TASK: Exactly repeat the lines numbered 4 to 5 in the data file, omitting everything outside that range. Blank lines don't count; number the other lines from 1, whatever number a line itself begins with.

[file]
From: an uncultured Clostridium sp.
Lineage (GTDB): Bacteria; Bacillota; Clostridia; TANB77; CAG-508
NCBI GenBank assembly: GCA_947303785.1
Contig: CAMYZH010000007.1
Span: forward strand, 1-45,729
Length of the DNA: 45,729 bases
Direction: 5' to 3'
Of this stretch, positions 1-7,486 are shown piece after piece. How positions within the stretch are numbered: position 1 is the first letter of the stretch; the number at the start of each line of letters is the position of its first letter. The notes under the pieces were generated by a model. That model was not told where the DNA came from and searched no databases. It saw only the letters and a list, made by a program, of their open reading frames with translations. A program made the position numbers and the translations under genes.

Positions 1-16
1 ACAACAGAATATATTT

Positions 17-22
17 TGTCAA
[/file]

Contig: CAMYZH010000007.1
Span: forward strand, 1-45,729